In Nevada, Crossroads GPS is up with a new ad reminding voters that Berkley voted to cut $700 billion from Medicare. Laughable, false. That’s what they’re saying about Shelley Berkley’s attack ad. Berkley’s smear on Medicare? Called “the lie of the year.” The truth? Berkley voted to slash 700 billion from Medicare spending, and Berkley’s vote gives bureaucrats the power to cut even more. Desperate attacks based on a lie. Cuts to Medicare spending that are all too serious. Just what you’d expect from a desperate politician like Shelley Berkley.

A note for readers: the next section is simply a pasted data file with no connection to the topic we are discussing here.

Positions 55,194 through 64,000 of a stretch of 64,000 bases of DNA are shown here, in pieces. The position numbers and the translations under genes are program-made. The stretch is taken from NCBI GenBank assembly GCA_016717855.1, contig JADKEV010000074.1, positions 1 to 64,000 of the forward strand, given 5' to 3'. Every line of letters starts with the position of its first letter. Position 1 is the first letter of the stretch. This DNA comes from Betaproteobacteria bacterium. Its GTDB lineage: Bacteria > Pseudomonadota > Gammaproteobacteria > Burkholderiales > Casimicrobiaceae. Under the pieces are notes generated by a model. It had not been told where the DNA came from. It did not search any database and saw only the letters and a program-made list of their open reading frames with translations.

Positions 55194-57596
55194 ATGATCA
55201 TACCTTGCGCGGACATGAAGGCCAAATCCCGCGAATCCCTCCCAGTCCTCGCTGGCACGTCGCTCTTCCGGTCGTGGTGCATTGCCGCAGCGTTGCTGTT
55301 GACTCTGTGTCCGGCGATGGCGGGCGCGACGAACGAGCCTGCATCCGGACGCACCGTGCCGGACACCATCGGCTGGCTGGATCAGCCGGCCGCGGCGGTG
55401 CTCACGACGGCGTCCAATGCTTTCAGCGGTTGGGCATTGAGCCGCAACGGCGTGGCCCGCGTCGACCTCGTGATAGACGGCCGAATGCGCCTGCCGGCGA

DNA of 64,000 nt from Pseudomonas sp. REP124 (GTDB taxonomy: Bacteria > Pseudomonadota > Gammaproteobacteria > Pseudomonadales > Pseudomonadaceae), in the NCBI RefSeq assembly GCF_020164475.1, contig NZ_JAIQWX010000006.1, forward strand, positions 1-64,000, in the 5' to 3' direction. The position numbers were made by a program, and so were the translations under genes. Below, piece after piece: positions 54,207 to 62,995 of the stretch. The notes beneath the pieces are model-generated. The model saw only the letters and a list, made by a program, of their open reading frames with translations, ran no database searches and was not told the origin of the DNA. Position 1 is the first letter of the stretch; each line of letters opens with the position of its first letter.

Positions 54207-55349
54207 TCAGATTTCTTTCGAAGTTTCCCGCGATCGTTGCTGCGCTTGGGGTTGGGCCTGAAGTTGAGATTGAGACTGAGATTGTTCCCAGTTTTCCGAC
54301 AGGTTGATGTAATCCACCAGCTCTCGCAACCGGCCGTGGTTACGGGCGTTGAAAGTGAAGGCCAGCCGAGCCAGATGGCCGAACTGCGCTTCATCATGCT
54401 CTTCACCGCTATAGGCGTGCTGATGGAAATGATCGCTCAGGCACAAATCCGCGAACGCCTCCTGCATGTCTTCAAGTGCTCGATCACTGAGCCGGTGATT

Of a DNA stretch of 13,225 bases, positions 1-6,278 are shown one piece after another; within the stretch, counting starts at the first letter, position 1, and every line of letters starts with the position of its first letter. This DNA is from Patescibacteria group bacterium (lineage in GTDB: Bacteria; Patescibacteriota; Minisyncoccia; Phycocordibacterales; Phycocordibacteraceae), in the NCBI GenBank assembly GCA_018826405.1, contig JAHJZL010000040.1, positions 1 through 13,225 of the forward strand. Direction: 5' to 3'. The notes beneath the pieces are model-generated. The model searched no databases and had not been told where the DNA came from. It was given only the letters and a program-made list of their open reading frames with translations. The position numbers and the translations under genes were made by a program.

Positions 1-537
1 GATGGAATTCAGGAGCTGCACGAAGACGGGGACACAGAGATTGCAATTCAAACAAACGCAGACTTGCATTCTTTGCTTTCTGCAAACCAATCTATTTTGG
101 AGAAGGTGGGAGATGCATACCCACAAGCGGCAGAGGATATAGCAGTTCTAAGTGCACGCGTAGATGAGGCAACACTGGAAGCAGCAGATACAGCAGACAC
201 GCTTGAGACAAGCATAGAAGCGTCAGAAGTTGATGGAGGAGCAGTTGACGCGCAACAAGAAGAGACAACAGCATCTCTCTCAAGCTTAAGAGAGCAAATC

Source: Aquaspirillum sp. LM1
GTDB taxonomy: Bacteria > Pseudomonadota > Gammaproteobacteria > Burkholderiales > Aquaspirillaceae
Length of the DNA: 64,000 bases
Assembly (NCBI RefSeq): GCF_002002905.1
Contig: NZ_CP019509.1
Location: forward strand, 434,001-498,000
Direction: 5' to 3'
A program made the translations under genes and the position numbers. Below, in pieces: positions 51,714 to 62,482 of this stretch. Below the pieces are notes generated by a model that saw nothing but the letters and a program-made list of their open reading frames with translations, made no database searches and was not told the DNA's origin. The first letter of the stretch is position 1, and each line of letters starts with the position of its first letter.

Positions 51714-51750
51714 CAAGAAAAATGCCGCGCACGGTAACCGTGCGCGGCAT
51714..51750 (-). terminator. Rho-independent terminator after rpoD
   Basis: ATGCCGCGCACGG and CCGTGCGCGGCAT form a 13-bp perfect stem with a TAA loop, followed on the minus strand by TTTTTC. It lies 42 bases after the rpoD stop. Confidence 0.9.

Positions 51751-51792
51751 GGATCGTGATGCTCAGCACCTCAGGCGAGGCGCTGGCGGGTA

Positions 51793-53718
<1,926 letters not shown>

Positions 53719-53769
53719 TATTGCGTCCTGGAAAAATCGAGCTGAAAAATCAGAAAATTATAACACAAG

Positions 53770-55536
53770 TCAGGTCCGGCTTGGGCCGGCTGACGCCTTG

Meanwhile the Las Vegas Sun Reports Dean Heller tells Harry Reid that House, not Senate, should lead on poker legislation Ever since online poker legislation faltered and failed in late 2010, the prevailing wisdom has been that the road to successful passage leads though the Senate, via the collective efforts of Majority Leader Harry Reid and Republican Sens. Dean Heller and Jon Kyl. But on Monday evening, Heller broke rank, informing Reid in a letter that “as discussed, it would be beneficial for the House of Representatives to first address this issue.” His direction might sound like a simple scheduling switcheroo. But for the controversial poker bill, it is a potentially devastating change with ramifications that could undermine the Nevada economy — and, top Democrats charge, a clear indication that Heller dropped the ball. “Several months ago Sen. Reid asked Sen. Heller to secure Republican votes to help pass an Internet poker bill and to date, Sen. Heller has not been able to secure any support,” said Reid spokeswoman Kristen Orthman. “Rather than standing to fight for this important issue for Nevada, Sen. Heller has decided to run for cover and attempt to lay blame on others.” Reid leaned on Heller and Kyl, of Arizona, to come up with 15 Republican senators, according to Democrats, to complement the approximately 45 Democrats Reid has lined up to vote in favor of legislation to legalize playing poker online. It takes 60 votes in the Senate to supersede the threat of a filibuster. Heller indicated in his letter that he and Kyl had spoken with about half the Republicans in the Senate about supporting an Internet poker bill; he did not say how many, if any, had pledged their support.